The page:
Search is important and I figure it shapes the way you learn, because in essence, you dictate what your perception on the topic is. Like the case of BP (something that was brought up a couple of weeks back in another setting, so I just wanted to hear opinions on this), and I’m still on the fence about how ethical, or “right” it is for brands to spend on search to have control over the results. And case in point- BP and the oil spill disaster.

During the conversation, Mel shared that it was something like 57 thousand to later 3.6 million that BP spent on Google Adwords. Which is an astonishing jump if you think about it. The stats are also up at this post from Adage.

BP’s increase underscores how important Google has become for reputation management, and in the battle for public opinion. In the wake of the spill, Google was a natural first stop for people seeking information, and BP bought up dozens of keywords associated with the disaster such as “oil spill,” “leak,” “top kill” and “live feed” as it vied for clicks with news stories, images of oiled wildlife and plaintiff attorneys trolling for clients.

“Google has become the remote control for the world; it’s the first stop, not TV,” said Will Margiloff, CEO of Innovation Interactive, a unit of Denstu. “More than any other media, that messaging is requested; people are seeking BP’s answers out as opposed to waiting to be told.”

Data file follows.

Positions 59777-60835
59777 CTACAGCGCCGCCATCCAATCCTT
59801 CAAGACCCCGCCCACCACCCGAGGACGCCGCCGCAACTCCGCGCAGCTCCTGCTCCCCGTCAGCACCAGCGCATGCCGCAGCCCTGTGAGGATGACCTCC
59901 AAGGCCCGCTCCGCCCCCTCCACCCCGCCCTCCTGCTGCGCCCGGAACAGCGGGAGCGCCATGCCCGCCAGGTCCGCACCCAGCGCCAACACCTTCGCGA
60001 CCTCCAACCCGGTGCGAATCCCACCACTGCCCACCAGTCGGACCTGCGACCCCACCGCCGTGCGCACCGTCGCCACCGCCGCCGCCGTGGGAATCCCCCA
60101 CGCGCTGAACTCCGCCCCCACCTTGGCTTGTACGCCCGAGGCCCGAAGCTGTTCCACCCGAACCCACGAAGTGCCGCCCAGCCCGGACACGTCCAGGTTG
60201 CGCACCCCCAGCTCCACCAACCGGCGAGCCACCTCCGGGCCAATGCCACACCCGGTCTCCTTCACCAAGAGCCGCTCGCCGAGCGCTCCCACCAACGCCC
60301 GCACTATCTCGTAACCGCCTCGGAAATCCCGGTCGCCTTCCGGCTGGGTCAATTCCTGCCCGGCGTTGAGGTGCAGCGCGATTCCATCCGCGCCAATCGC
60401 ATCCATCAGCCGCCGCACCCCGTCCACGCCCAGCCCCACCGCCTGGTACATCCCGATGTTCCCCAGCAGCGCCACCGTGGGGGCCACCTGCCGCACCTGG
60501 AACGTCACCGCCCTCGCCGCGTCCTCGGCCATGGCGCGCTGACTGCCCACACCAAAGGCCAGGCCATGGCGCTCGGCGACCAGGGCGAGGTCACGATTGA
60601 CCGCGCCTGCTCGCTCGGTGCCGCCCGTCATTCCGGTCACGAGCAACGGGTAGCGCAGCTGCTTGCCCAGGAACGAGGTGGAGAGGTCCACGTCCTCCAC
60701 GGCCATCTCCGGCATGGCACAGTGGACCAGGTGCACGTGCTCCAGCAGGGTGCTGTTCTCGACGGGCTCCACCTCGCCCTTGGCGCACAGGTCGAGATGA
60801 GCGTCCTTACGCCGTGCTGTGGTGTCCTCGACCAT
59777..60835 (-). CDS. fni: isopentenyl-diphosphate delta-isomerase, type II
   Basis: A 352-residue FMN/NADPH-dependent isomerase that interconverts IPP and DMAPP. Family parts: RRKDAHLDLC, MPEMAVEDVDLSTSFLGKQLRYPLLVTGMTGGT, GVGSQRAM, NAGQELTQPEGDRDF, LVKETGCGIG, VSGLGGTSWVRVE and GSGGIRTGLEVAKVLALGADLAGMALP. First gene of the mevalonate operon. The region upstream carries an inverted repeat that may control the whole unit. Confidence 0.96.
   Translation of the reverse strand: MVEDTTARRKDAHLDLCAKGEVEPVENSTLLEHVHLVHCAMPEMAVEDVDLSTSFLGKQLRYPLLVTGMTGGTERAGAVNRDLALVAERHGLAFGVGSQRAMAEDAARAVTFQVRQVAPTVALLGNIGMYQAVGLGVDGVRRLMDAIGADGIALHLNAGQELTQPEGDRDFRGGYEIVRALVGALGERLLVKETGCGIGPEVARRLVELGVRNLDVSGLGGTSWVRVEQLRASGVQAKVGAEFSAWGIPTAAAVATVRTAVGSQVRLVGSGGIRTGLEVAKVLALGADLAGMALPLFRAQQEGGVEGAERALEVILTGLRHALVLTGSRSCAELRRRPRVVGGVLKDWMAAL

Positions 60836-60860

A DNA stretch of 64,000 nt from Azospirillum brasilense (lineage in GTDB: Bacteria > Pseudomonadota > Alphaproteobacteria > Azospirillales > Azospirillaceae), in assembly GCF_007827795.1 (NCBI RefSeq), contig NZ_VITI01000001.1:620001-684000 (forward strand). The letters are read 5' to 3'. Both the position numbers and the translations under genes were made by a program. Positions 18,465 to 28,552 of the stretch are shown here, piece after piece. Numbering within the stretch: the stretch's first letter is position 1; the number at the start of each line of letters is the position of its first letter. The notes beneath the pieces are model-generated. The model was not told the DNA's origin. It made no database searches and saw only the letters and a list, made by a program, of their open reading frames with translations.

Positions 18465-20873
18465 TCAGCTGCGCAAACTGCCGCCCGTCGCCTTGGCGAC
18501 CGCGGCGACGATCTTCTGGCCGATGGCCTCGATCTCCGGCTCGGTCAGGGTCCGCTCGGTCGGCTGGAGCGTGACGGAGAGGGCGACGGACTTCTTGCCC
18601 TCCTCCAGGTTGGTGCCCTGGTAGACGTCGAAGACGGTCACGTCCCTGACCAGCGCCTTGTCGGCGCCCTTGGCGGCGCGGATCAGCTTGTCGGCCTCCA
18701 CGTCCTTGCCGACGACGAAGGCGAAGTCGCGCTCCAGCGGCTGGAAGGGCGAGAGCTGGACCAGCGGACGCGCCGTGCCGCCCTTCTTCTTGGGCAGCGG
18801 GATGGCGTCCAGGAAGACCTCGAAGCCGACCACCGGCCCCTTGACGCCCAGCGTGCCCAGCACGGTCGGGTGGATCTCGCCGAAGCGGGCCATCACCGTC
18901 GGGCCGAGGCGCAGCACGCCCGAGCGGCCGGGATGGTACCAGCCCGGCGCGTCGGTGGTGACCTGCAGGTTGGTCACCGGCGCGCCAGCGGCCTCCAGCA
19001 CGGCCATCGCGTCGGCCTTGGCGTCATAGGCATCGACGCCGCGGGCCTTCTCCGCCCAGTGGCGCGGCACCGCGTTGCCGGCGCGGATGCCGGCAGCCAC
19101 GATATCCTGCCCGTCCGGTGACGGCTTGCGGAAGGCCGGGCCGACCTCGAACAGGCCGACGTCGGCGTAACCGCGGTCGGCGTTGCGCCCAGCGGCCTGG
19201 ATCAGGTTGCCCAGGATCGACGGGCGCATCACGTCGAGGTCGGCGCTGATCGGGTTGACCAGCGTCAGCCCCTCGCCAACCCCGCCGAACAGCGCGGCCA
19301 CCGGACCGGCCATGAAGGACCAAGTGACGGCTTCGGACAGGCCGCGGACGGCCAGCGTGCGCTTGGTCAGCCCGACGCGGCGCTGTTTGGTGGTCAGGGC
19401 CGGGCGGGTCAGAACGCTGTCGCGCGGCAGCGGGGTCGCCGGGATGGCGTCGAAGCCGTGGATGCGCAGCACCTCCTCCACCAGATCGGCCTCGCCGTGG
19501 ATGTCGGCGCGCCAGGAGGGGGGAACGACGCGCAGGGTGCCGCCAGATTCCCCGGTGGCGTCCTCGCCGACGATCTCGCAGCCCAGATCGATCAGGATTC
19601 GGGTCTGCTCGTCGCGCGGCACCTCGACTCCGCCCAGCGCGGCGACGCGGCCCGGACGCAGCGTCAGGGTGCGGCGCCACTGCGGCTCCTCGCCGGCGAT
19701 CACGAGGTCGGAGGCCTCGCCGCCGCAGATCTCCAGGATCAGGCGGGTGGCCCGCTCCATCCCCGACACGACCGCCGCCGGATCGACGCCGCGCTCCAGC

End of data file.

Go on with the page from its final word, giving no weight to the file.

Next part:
Clearly there are implications for PR, Crisis and Reputation Management, since this is just another arsenal that can be utilized. Not one of the more discussed strategies, since most people are typically more focused on the tangible responses (Did the CEO apologize? Did they have a press release?..etc). It’s pretty much impossible to try and control social media (people are going to share what they want to anyway), but the public can’t read what they can’t find if you’re going to manipulate search results that way. So at least some of the traffic can be redirected that way.

And just to document the thoughts from another conversation, I think Greenpeace are actually one of the world’s most successful creative agencies or filmmakers or storytellers if you think about it. If I ran an agency I would be hiring someone like their creatives for projects. It is exceedingly difficult to defeat a machine powered by passion. Some of the content they produce, or the way they can mobilize the masses is just nothing short of amazing compared to some of the other “official” creative advertising.

The mind is an interesting thing. Sometimes just starting to think about a single topic can lead onto so much more. Short of titling all future blog posts “random thoughts of the day (date)” etc I haven’t quite found a way to address this when trying to consolidate certain thoughts.

This has been a good week of conversations, I seriously hope this continues!


Other previous Search/Social related posts

Social Media Sticky Behaviors – Google & Facebook

Search Portals v.s Social Networking Sites – A Fight for the Advertising Dollar (& our eyeballs)

20th Apr2010

Mobile Marketing Association Forum 2010: Singapore – An alternative Blog Post…

by Dorothy
Spent a couple of days last week at the #MMAF2010 and decided to do a different version of a blog post on the event! So here are my exceedingly Twitter centric slides below… Enjoy! 🙂
Just also wanted to give a very huge shoutout to the great team at Ricecomms for the invite & a wonderfully organized event, you can view their press releases here and here.